python - dll access (ctypes or swig)


D

Daniel Watrous

Hello,

I am interested in using python to script access to some hardware for
which there are existing drivers in the form of DLLs. The DLLs each
have four exported functions and a host of COM Properties and COM
Methods. The four exported functions are as follows:
DllCanUnloadNow
DllGetClassObject
DllRegisterServer
DllUnregisterServer

The COM methods and properties all begin with I, followed by a unique name.

I am able to load the DLL using ctypes and it can access the exported
functions, but I'm not sure how to access the COM methods and
properties. I have read that ctypes once had support for COM but that
it has since been separated into its own project. I couldn't find any
information about how these work together.

All help is appreciated. THANKS in advance...

Daniel
 
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L

Larry Bates

Daniel said:
Hello,

I am interested in using python to script access to some hardware for
which there are existing drivers in the form of DLLs. The DLLs each
have four exported functions and a host of COM Properties and COM
Methods. The four exported functions are as follows:
DllCanUnloadNow
DllGetClassObject
DllRegisterServer
DllUnregisterServer

The COM methods and properties all begin with I, followed by a unique name.

I am able to load the DLL using ctypes and it can access the exported
functions, but I'm not sure how to access the COM methods and
properties. I have read that ctypes once had support for COM but that
it has since been separated into its own project. I couldn't find any
information about how these work together.

All help is appreciated. THANKS in advance...

Daniel

I recently learned that you can ship COM as either an .EXE or a .DLL (nobody
has yet let me know why). You don't have a traditional .DLL that you would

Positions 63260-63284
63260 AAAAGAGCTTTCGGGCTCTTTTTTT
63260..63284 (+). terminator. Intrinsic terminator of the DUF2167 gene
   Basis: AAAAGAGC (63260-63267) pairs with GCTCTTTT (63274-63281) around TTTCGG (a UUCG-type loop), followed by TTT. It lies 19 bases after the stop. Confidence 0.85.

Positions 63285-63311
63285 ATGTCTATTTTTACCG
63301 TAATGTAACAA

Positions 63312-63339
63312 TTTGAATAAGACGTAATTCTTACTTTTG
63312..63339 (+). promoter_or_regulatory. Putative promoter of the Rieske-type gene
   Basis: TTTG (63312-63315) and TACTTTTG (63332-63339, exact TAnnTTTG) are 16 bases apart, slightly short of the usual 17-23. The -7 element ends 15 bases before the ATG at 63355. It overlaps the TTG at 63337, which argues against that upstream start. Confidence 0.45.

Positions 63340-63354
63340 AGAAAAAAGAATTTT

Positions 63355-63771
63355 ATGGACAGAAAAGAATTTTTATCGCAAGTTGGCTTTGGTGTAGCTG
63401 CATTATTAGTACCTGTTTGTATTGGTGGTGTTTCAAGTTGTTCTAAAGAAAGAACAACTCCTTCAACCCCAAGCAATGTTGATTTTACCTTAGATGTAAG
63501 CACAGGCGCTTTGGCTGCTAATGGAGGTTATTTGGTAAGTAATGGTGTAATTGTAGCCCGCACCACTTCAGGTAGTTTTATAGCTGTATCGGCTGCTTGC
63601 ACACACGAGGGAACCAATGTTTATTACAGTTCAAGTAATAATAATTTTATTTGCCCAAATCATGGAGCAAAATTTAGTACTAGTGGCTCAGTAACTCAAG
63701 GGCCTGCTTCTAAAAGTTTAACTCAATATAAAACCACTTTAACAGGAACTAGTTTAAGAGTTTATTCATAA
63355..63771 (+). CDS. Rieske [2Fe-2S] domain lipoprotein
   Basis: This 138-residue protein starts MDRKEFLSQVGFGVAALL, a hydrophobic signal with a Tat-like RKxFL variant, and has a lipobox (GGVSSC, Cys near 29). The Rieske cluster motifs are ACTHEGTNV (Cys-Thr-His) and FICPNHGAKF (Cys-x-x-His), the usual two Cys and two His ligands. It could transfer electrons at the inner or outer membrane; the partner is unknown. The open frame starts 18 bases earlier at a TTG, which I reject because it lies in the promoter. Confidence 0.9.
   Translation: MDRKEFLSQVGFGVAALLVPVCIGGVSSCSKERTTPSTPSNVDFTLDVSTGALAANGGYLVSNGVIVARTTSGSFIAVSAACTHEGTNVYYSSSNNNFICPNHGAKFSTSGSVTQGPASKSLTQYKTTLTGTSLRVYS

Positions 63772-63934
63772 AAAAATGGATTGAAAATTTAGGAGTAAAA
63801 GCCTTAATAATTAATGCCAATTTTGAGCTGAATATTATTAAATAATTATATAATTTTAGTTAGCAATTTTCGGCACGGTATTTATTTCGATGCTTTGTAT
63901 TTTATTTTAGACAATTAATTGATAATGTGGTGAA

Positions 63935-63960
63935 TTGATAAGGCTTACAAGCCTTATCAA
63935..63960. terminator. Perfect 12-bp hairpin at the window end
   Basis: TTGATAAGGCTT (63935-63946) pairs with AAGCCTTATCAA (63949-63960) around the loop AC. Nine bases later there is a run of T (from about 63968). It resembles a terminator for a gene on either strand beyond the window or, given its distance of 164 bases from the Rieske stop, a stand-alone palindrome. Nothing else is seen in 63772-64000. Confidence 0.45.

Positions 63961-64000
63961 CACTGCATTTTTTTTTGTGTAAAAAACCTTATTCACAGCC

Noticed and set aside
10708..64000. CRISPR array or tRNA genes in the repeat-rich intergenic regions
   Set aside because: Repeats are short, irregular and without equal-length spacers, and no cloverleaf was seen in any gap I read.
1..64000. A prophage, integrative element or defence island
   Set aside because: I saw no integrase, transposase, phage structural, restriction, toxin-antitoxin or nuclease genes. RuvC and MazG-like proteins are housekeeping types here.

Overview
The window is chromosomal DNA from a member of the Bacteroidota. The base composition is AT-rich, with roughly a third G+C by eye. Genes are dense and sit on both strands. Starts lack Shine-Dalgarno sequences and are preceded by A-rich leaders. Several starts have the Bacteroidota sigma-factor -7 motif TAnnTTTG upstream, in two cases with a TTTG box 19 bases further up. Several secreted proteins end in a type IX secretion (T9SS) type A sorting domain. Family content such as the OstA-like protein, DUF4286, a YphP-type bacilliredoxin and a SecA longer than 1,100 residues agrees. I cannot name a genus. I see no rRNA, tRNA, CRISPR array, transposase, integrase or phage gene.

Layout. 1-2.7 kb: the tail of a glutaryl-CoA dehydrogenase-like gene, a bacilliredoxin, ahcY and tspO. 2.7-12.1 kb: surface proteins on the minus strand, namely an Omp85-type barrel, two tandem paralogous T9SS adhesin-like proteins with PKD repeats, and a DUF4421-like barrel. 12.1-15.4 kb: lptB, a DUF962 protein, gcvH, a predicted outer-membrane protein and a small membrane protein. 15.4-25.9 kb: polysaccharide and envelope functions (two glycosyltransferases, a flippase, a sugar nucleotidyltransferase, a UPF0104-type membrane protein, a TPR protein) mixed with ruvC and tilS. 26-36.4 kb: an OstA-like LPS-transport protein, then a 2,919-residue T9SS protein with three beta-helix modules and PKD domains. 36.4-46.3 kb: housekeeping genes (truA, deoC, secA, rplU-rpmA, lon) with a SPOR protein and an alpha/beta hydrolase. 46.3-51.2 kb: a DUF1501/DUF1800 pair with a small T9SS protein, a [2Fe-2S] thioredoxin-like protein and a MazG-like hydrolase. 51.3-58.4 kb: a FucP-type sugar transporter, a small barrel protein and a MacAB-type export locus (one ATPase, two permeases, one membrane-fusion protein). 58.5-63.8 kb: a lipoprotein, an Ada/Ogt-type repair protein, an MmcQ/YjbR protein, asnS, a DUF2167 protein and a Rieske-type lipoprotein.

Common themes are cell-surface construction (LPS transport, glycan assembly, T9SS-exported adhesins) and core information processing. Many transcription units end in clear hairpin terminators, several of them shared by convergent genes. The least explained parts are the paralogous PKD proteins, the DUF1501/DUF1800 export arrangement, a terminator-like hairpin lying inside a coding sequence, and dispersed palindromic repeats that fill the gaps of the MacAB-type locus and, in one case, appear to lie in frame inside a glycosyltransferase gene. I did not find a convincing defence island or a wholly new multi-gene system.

use ctypes to call methods in, you have a COM .DLL. COM methods need to be
access with Win32com

obj=win32com.client.Dispatch("typelib name").

You need to find out the COM dispatch typelib name and make sure the DLL is
registered (regsvr32 your.dll).

-Larry
 
L

Larry Bates

Daniel said:
Hello,

I am interested in using python to script access to some hardware for
which there are existing drivers in the form of DLLs. The DLLs each
have four exported functions and a host of COM Properties and COM
Methods. The four exported functions are as follows:
DllCanUnloadNow
DllGetClassObject
DllRegisterServer
DllUnregisterServer

The COM methods and properties all begin with I, followed by a unique name.

I am able to load the DLL using ctypes and it can access the exported
functions, but I'm not sure how to access the COM methods and
properties. I have read that ctypes once had support for COM but that
it has since been separated into its own project. I couldn't find any
information about how these work together.

All help is appreciated. THANKS in advance...

Daniel

I recently learned that you can ship COM as either an .EXE or a .DLL (nobody
has yet let me know why). You don't have a traditional .DLL that you would
use ctypes to call methods in, you have a COM .DLL. COM methods need to be
access with Win32com

obj=win32com.client.Dispatch("typelib name").

You need to find out the COM dispatch typelib name and make sure the DLL is
registered (regsvr32 your.dll).

-Larry
 
A

Alex Martelli

Larry Bates said:
recently learned that you can ship COM as either an .EXE or a .DLL (nobody
has yet let me know why).

The "why" is pretty obvious -- you may want to be able to instantiate a
COM object either in-process, or in its own separate process, depending
on that object's nature. For example, a complete application that when
running exposes COM objects to let other processes drive/script it will
be an EXE file since it can also run independently.

In general I'm no big fan of MS's design, but COM, despite its
imperfections, was in fact seriously good (Don Box's "Essential COM", an
excellent book, went just into enough depth to let a developer really
appreciate that, IMHO). I'm using the past tense because MS has been
trying to kill COM for a while now (but I notice that "Essential COM",
while 10 years-old, is _still_ in stock at Amazon -- so, I guess that so
far MS's attempts haven't _quite_ succeeded yet:).


Alex
 
C

Cameron Laird

I recently learned that you can ship COM as either an .EXE or a .DLL (nobody
has yet let me know why). You don't have a traditional .DLL that you would
use ctypes to call methods in, you have a COM .DLL. COM methods need to be
access with Win32com

obj=win32com.client.Dispatch("typelib name").